Technology, changing demographics, new ways of communicating and collaborating, mobility, and globalization—these are some of the factors that are transforming work. It’s impossible to have a clear picture of what work will look like in the future, but, according to the World Economic Forum’s 2016 Future of Jobs report, 65 percent of children entering primary school today will work in roles that don’t currently exist.

This was the topic of a recent Microsoft Modern Workplace webcast, “The Future of Work: Build, Attract, Connect.” The webcast’s two featured experts—futurists Angela Oguntala and Jacob Morgan—discussed how organizations can adopt new methods to better communicate, collaborate, and stay ahead in the future of work.

Futurists Jacob Morgan and Angela Oguntala

Futurists Jacob Morgan and Angela Oguntala

To open the session, host Alex Bradley asked Oguntala and Morgan what still surprises them when they meet with new clients.

Morgan, a noted speaker and author, said he is still surprised by the way organizations cling to their old, familiar ideas. “A part of me wonders whether that should be surprising,” he explained. “We’re so obsessed with quarterly profits, we have developed a business short-term thinking… We have a very hard time seeing beyond the horizon, and, quite honestly, we’re stuck doing things the way they’ve always been done.”

Oguntala—who works with organizations around the world to drive and manage change, and is also a noted speaker—said she is still surprised when business leaders ask her for worst-case and best-case scenarios.

“And then I have to explain that there is no such thing—everything is a trade-off. If you choose this, here’s what you gain and here’s what you lose. Each problem or goal has so many layers,” she said.

When people see a problem or goal, she continued, their instinct is to try to solve it in the most direct or visible way. She used a traffic jam analogy: “There’s a traffic jam, and these roads are connected, so let’s build more roads.”

The future of work? It is estimated that 65 percent of children entering primary school today will work in roles that don’t currently exist

Oguntala believes that, instead of defaulting to old approaches, organizations need to start thinking differently. In the case of the traffic jam, she suggested thinking in deeper, less obvious terms. “There’s a traffic jam here consistently—what does that say about what’s happening in the system politically, environmentally? Why did we build roads through these neighborhoods?”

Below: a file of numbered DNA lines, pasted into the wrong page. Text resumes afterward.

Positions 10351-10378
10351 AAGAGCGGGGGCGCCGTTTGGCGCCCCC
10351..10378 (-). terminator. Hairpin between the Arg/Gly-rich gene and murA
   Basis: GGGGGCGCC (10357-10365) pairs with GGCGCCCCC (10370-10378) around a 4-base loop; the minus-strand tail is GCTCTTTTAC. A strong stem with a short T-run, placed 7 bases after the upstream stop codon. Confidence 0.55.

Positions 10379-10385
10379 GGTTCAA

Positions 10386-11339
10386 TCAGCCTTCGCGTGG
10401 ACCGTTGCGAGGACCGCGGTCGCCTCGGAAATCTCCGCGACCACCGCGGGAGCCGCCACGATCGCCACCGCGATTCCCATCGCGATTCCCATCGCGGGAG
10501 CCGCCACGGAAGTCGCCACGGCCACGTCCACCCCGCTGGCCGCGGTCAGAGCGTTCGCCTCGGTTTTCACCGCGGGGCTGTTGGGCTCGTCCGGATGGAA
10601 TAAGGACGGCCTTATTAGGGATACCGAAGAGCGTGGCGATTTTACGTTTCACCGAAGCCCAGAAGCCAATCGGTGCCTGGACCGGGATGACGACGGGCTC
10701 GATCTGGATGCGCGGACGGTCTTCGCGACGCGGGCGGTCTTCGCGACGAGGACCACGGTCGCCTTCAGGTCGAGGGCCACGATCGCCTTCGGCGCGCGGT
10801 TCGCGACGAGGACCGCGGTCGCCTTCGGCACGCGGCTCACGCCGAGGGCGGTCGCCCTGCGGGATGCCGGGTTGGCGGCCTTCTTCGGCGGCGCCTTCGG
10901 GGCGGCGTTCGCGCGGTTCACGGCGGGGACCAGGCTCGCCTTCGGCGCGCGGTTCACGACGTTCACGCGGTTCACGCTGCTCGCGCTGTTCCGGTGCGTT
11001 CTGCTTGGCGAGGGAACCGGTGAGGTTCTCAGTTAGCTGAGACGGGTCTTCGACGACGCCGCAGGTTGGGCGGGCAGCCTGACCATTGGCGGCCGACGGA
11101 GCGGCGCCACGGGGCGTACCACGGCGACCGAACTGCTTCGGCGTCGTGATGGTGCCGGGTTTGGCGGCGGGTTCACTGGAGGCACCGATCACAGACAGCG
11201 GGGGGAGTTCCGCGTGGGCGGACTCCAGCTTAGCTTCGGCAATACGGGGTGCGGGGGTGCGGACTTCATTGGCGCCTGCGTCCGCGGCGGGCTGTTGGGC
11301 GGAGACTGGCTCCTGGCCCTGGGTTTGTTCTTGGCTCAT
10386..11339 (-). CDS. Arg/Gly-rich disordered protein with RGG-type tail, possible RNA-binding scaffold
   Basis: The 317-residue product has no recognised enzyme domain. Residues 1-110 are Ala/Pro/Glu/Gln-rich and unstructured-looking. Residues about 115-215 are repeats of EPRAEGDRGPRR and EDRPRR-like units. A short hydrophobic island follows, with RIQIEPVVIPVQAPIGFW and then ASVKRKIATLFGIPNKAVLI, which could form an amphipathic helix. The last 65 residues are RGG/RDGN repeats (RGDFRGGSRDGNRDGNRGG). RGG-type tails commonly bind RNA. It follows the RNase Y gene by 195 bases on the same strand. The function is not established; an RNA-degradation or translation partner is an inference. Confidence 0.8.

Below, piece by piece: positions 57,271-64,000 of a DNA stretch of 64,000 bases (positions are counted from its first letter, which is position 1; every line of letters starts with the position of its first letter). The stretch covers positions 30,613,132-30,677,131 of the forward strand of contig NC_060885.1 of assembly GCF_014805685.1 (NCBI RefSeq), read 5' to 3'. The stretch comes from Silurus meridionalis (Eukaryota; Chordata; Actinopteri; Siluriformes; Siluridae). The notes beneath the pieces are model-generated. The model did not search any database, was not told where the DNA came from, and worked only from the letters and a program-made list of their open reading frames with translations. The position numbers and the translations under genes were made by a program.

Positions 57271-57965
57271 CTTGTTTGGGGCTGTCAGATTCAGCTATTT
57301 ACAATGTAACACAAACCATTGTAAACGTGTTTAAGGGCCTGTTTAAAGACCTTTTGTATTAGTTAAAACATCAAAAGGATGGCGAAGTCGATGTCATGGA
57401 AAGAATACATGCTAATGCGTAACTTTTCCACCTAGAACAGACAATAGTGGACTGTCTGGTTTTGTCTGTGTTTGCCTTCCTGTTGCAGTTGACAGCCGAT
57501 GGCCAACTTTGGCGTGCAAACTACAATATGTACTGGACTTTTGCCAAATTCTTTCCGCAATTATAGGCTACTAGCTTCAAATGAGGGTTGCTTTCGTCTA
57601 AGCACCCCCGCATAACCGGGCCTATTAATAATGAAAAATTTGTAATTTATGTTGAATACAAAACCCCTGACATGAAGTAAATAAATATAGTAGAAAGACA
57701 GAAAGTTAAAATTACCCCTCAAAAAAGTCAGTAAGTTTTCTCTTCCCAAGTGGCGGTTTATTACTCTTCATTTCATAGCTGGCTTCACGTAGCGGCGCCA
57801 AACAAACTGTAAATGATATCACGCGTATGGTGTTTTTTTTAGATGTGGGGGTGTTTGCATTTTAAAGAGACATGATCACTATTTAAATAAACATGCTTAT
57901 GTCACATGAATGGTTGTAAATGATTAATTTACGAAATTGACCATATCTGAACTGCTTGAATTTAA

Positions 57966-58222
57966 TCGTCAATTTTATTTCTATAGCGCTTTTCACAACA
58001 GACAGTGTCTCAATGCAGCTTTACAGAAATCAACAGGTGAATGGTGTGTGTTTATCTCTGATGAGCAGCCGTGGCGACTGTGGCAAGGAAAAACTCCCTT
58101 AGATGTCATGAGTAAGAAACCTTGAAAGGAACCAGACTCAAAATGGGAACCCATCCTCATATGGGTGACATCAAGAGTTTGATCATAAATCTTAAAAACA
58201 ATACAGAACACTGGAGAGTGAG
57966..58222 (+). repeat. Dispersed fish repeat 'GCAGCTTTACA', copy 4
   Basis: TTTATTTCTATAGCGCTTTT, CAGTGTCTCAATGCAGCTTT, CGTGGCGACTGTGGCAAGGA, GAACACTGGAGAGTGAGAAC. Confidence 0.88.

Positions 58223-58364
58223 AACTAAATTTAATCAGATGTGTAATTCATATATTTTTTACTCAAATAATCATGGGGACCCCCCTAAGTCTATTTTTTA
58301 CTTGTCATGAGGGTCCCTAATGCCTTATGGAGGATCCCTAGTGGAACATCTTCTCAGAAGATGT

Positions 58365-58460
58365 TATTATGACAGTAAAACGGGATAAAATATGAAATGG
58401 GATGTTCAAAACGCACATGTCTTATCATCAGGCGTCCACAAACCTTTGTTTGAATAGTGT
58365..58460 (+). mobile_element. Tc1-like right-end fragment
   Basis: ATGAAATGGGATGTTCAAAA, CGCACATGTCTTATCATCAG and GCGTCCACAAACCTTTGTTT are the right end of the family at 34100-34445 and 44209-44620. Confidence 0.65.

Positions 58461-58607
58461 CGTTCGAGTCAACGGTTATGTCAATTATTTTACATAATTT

To achieve goals and solve problems in the present and the future, organizations also need to think culturally, Oguntala said. “A Japanese person will approach mobility and ideas about traffic and transportation differently from a Nigerian and a Scandinavian,” she explained.

The discussion wasn’t confined to organizations. Bradley also asked Oguntala and Morgan what employees can do to start preparing for the future of work.

“The first step is to accept that we are going to live these transitional lives,” Oguntala said. To begin feeling comfortable with rapid change, people need to build the skills that will enable them to easily shift focus.

Morgan suggested employees take a proactive approach, and highlighted how social media has created thought leaders as a guide. “Apply the same concept,” he said. “Speak up inside your organization. Volunteer for beta programs. Don’t be passive—be active.”

Although this webcast was about the future of work, there’s little doubt that change is already happening. The statistic about where schoolchildren will be in 20 years powerfully illustrates the extent of change, but business leaders should not assume they have ample time to plan.

According to the World Economic Forum report, “In such a rapidly evolving employment landscape, the ability to anticipate and prepare for future skills requirements, job content and the aggregate effect on employment is increasingly critical for businesses, governments and individuals in order to fully seize the opportunities presented by these trends—and to mitigate undesirable outcomes.”

Radical change is happening now. Organizations that aren’t already planning for the future will be left behind.

Leave a Comment

Your email address will not be published. Required fields are marked *